Tattoos (March 16th and St. Patrick’s Day 2018, Columbia, Missouri)

I never wanted a tattoo. Not before they began to seem obligatory; not after “tattoo removal” became a thing. When I was young, they were still seen as a mark of likely dark experience, something I was fascinated with but a desire I didn’t necessarily want to advertise. Joni Mitchell sang it best, writing about (her) songs but nailing tats in an expert simile: “You know I’ve been to sea before.” Also, I was (and still am) so little inclined to aggressive engagement I didn’t think I could back up a tattoo. You know?

Later, in the midst of the tattoo boom–there was one of those, right?–two things stayed the ink. The first was (and is) my allergy to bandwagons. When everyone’s doing it, I tend to not wanna, even when the crowd is right, as they sometimes are. But, second and most important, though what tattoos represented seemed to have changed (heck, choirboys and cheerleaders were getting them–even teachers!), I could not imagine any word, phrase or image I’d want to be permanently marked with. I knew if I chose to take the plunge, I would suffer an unbearable dignity to have it removed, so I wouldn’t. I also knew that whatever spoke from my shoulder, or ankle, or forearm (my chest? hilarious!), it would have to really be purely me. And “I” is just not pure.

HOWEVER, one night speculating with my wife, I hit upon the answer. I wasn’t then nor am I now any closer to revealing how far out to sea I’ve been, but, were I forced, here’s what I’d do. First, I’d write these lyrics down on a piece of paper:

Last night as I lay dreaming

My way across the sea

James Mangan brought me comfort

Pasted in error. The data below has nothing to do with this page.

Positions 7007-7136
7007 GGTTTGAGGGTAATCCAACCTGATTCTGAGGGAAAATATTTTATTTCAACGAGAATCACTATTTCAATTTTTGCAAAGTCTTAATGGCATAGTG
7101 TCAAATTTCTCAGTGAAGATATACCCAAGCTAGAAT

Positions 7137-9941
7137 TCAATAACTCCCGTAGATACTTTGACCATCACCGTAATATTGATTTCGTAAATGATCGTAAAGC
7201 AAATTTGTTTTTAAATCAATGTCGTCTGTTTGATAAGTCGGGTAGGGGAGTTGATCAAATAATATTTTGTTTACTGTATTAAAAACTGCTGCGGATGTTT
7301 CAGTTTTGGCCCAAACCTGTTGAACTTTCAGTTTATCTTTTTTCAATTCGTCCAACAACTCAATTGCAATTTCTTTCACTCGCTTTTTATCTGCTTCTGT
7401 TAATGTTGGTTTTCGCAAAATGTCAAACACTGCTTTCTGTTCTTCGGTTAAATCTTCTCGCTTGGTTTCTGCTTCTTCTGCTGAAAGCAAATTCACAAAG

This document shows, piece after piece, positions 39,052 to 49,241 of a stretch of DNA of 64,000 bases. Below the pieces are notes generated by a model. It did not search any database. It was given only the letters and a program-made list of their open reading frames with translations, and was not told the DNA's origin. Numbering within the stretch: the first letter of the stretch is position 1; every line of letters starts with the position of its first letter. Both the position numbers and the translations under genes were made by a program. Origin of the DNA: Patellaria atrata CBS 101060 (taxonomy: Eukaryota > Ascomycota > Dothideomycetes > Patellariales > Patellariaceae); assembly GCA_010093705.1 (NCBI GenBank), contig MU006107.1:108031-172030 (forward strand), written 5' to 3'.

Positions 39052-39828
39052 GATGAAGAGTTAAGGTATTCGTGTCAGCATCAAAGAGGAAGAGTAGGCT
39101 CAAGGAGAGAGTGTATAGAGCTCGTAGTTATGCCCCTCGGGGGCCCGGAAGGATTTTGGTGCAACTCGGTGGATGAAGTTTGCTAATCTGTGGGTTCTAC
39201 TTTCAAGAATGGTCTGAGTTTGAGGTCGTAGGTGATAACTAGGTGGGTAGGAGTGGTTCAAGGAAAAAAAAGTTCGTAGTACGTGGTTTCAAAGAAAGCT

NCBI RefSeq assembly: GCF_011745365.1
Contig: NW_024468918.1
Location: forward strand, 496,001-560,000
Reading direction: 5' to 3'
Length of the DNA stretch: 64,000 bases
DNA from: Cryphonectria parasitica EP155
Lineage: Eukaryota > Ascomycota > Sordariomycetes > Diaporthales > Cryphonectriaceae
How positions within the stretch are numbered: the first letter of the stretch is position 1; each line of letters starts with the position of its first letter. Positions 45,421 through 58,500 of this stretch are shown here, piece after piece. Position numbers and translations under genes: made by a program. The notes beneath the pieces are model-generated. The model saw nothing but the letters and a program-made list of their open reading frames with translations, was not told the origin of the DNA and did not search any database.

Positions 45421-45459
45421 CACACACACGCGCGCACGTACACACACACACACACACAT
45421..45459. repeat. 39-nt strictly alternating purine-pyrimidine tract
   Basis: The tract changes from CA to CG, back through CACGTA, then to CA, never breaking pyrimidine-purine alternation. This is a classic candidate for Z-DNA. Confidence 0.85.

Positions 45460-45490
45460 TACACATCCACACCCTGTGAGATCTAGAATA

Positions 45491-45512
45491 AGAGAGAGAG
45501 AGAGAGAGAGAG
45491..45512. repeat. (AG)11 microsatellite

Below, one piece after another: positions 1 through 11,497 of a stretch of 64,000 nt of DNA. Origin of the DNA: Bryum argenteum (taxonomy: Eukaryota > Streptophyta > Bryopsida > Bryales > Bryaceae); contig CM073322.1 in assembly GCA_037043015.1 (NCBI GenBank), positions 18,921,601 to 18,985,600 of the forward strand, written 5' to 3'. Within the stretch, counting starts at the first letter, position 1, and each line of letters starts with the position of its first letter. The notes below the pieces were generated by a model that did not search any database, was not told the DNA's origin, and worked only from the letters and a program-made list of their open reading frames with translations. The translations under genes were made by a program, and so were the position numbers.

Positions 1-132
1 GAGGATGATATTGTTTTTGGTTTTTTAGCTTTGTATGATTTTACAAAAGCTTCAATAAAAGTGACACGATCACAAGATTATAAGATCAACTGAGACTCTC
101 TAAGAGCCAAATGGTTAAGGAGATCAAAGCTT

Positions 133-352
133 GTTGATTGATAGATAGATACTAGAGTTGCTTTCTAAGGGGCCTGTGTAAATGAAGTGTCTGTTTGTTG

With laudnum and poitin

He flew me back to Dublin

In 1819

To a public execution

Being held on Stephen’s Green

The young man on the platform

Held his head up and he did sing

Then he whispered hard into my ear

As he handed me this ring

“If you miss me on the harbour

For the boat, it leaves at three

Take this snake with eyes of garnet

My mother gave to me!

This snake cannot be captured

This snake cannot be tied

This snake cannot be tortured, or

Hung or crucified

It came down through the ages

It belongs to you and me

So pass it on and pass it on

‘Till all mankind is free

If you miss me on the harbour

For the boat, it leaves at three

Take this snake with eyes of garnet

My mother gave to me.

Next, I’d shop around for the smartest best tattoo artist in town, slap down those lines on her counter, talk her through my justifications and specifications, and say, simply: “I want an image of that specific snake right on the ol’ atrophied bicep here. Feel free to succinctly augment it with a symbolic image or two. Take a couple of weeks to let it marinate, then call me when you’re ready to operate.”

I’m not Irish. But that image, representing those words (not that the uninformed would instantly associate them with the image–Nicole’s the only one I’d need to know), reminding me of that voice and that impulse–well, I’d be happy to see it distorted across saggy skin, if I am lucky enough to be old enough to have it. I think at this point I could even back that tattoo up.

Oh, by the way, Happy St. Patrick’s Day! If you don’t know Mr. Shane MacGowan’s classic tune that’ll never die, raise a glass, and click:

Short-shrift Division (what I actually listened to yesterday, since Shane’s for today):

Some of that new funk!

Mysterious (Young Fathers’ brand-new Cocoa Sugar):

Not-So-Mysterious (Chopteeth Afro-Funk Big Band’s Bone Reader–I’m a sucker for anything with a Basquiat “tattoo”):

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